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‘MLB The Show 17’ Review: Must-See Details & Screenshots

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Where do you go once you’ve stomped the competition into oblivion and achieved your wildest dreams? The developers at SIE San Diego face the same quandary as the Chicago Cubs entering this season. While it remains to be seen how the Cubbies will handle the heavy crowns they wear, the code monkeys behind MLB The Show 17 show they can rock success with ease. Having long since perfected the baseball sim to the point that their rivals stopped even trying, the devs keep pushing their game forward with the urgency of a team locked in a pennant race. The only baseball game in town somehow keeps getting better.

Games: MLB The Show 17
Consoles: PS4 (reviewed)
Publisher: Sony Interactive Entertainment
Developer: SIE San Diego Studio
Release Date: March 28

Start with the wholly revamped Road to the show mode, which lets you live out your fantasies of catching on with a minor league club and working your way up the farm system. You guide your player through the struggles of BP, benchings and off-field distractions in a dramatic climb to the top with genuine emotional impact. If you’re the type of player who likes to slog through an entire season, the game wastes less of your time with interactive sim modes that let you blast through a game in less than five minutes, making a few crucial managerial calls that often mean the difference between victory and defeat. What amounts to a text-based baseball RPG never speeds things up so fast that control slips away. You can jump in any time to swing away at a crucial at-bat or take the mount to lock down a save.

The visuals and animations get noticeable upgrades, with uncanny facial gestures, locked-in batting stances, windups and throwing motions. The announcer team peppers its running commentary with relevant side stories, stats and opinions, and the stadium and crowd renders are authentic enough to show off the deep-dive scouting that went into nailing every aspect of the feel and ambiance of MLB. With the promise of continually updated rosters and player ratings promised as the endless season rolls on, the game will shape and grow in real time as the long march to October goes on. Online franchise geeks and roster-tinkering micromanagers will find plenty to appreciate here.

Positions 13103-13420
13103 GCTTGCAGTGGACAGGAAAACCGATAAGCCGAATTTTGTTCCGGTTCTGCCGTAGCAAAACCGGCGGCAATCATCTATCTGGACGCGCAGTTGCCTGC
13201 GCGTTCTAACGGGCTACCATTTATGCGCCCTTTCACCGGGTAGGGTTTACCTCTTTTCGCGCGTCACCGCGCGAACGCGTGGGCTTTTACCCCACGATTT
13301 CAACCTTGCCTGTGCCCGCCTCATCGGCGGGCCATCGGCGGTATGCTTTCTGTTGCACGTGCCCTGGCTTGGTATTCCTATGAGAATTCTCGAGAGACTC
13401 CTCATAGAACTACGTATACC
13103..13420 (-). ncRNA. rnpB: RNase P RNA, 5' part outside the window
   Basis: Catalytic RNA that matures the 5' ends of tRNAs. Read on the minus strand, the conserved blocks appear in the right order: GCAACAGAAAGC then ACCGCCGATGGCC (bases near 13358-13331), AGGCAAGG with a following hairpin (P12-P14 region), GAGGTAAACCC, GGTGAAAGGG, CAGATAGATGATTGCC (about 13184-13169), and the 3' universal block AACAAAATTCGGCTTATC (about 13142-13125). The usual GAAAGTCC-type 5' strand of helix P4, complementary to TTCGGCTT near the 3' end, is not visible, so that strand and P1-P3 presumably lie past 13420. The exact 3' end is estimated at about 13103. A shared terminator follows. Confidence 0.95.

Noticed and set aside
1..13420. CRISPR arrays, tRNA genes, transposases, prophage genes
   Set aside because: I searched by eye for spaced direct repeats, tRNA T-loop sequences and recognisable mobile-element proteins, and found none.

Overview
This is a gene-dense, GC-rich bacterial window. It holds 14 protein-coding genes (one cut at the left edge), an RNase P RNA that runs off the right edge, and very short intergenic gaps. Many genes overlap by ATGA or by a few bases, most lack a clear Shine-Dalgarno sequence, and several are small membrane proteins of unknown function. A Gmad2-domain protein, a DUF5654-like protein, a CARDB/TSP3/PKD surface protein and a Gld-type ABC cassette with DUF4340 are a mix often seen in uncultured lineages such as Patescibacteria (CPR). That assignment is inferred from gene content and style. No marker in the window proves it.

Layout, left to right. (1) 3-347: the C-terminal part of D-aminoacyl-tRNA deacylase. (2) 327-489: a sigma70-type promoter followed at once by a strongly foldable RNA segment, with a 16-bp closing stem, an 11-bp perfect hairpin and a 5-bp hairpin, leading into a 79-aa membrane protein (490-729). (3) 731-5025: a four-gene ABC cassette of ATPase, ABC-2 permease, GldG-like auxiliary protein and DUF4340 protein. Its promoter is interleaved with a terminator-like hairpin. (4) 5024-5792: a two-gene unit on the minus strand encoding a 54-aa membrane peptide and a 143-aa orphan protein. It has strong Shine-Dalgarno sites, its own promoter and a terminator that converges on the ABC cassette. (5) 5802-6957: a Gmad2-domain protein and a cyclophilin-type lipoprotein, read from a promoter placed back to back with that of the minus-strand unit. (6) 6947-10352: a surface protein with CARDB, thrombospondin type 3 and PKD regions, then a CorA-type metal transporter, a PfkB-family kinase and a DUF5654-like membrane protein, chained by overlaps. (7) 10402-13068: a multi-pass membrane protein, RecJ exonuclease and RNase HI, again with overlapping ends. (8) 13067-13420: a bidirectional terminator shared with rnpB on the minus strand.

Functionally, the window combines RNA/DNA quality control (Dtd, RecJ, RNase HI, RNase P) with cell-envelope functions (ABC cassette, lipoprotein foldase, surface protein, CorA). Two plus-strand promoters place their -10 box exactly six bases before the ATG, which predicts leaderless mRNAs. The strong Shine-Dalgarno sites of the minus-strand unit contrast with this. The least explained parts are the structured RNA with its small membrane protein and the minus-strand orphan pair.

While all the innovations that push the game toward more realism grab most of the attention, the update that most entranced me was the guilty-pleasure retro mode. Dressed down with the controls, sound effects and exaggerations of 1980s and early 90s-style baseball sims, the mode brings along current graphic models and animations, forging an awkward but irresistible combination of old school and new. With cover player Ken Griffey Jr. shouting out encouragement and trash talking, and a slide whistle accompanying fly balls, I wished you could play through the entire game that way. Alas, retro mode is exhibition-only.

More than just about any sport other than hockey, baseball is a divisive game that you either love with all your might or avoid at all costs. What lifts MLB The Show 17 to the heights it achieves is that it makes no effort to pander to casual fans, instead focusing on feeding the beastly appetites of sabermetrics-obsessed superfans who devour every nuance of the old-fashioned game. By ignoring the haters and going all-in on the joyful oddities of MLB — connecting its historical charms with modern-day bombast — this year’s game runs fast and fearless on the basepath.

ORDER: ‘MLB The Show 17’ here



‘MLB The Show 17’ Around The Web:

“The new additions have increased the game’s authenticity and motivated me to keep playing.” –IGN

“This game is truly a delight and a must have for anyone who enjoys baseball simulations.” –Cheat Code Central

“The new mode has the feel of older baseball games without losing the updated graphics and new additions of this year’s game.” –Heavy


‘MLB The Show 17’ Screenshots


The publisher provided a review copy. 


Order Phil Villarreal’s novel, Zeta Male, here.

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  • COED Writer
    Watches movies and games for work, then watches more movies and plays more games on his downtime. A movie and video game critic since 2001, Phil is the author of Secrets of a Stingy Scoundrel, Stormin' Mormon and Zeta Male. Twitter: @philvillarreal
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